Suggested rules for social engagement

Optional, of course, but helpful.

1. Be careful with your Yes.

 A yes is an agreement. It’s a contract, and it’s a good idea to be careful – even hesitant – of who and what you attach yourself to in verbal contract. Casual agreement can be construed as you making a commitment when perhaps that’s not what you intend.

I have this rule because I like to make people happy, and saying Yes seems like a quick, easy, no-harm-done way to make people happy.

But those quick-and-easy-and-harmless Yeses have gotten me into situations that are long and tiring. They have pulled me into circumstances that are difficult, awkward, and uncomfortable. They have resulted in inefficiency, lost time, frustration, hurt feelings, lost opportunities, and damaged relationships.

Was that too dramatic?

Nah.

You don’t have to say Yes. Okay? You really don’t. Don’t default to Yes. Don’t say yes flippantly. Be aware of its power to bind you, Be aware of its meaning, and don’t say it unless you do mean it.

2. Be kind and clear with your No.

A half-way, mumbled, uncertain No can be as harmful as a promiscuous Yes. When you know that the right answer for you to give is No, be better to yourself and to everyone else involved.

Be definite.

Make it clear that you mean No. Don’t say Maybe if you mean No. Don’t say I’ll consider it if you mean No. Don’t say Okay and then try to weasel out of it. Just say No.

Saying No might seem like inviting conflict. It often seems like inviting resentment or causing disappointment. People don’t generally like hearing your No, or accepting it. Sometimes they’ll try to talk you out of it.

Be kind, so very very kind, so sweetly and gently and unmistakably kind.

Let your tone of voice be gentle and mild like a lamb (if any of you are familiar with how mild a lamb’s voice is that suggestion might be helpful. I’ve not spent a lot of time around lambs).

Use words and phrases like “I’m sorry but…” and “I know you’ll understand…” and “You’ve been so kind that I hate to say No, but I must…” and “I appreciate this offer so much…”.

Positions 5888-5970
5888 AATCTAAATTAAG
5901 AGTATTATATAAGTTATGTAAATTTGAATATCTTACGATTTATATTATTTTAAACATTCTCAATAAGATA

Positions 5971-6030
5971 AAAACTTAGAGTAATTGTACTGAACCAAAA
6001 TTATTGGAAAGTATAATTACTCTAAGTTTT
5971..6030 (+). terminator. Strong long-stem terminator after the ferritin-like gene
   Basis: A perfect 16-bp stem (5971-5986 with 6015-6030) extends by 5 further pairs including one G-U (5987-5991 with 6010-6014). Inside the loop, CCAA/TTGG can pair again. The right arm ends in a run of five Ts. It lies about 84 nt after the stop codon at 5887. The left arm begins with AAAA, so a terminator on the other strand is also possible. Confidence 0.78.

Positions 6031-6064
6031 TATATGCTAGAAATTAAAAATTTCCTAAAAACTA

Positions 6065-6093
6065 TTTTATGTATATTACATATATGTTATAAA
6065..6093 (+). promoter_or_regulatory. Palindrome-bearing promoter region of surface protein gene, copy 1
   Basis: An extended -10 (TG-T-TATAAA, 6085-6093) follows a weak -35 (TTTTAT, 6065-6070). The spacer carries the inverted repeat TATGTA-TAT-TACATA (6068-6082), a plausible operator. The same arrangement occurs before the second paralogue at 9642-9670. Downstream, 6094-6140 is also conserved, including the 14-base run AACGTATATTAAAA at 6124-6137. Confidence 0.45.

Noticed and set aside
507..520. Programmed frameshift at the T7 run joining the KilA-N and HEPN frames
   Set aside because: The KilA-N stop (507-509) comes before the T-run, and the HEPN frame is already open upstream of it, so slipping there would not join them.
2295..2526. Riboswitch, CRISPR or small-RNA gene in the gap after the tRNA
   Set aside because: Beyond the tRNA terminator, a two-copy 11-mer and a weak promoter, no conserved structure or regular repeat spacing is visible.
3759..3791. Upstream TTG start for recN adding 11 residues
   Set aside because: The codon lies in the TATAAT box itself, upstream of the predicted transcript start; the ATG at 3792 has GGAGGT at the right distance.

Use those sweet, kind words, and follow them with your clear, firm No. Then, if necessary, excuse yourself and walk away. Because I don’t know about you, but I can only maintain that lamblike tone of voice for so long.

3. Respond to everyone with the same courtesy.

This shouldn’t need to be a “rule.” It should be a given, but it’s not.

Do you answer all your texts, emails, calls, and messages in the same amount of time, with the same enthusiasm and friendliness? Or do you, I don’t know… maybe ignore some, let them slide, intend to get back to them… And sometimes forget altogether?

Obviously I’ve done those things and that’s why I have this rule. I don’t mean to ignore people, but when I read a message and think, “I’ll answer that later,” I tend to end up never getting to it later. So it becomes ignoring, which is not cool.

Ignoring someone, I tell my kids, is failing to show them respect. And everyone deserves respect.

My solution is this rule. It helps me remember to respond to every message with the same courtesy and quickness.

This doesn’t mean, by the way, that I am accessible 24/7 and will answer any message sent to me at any time by any person on any subject within 5 minutes. But setting limits is a topic for another day.





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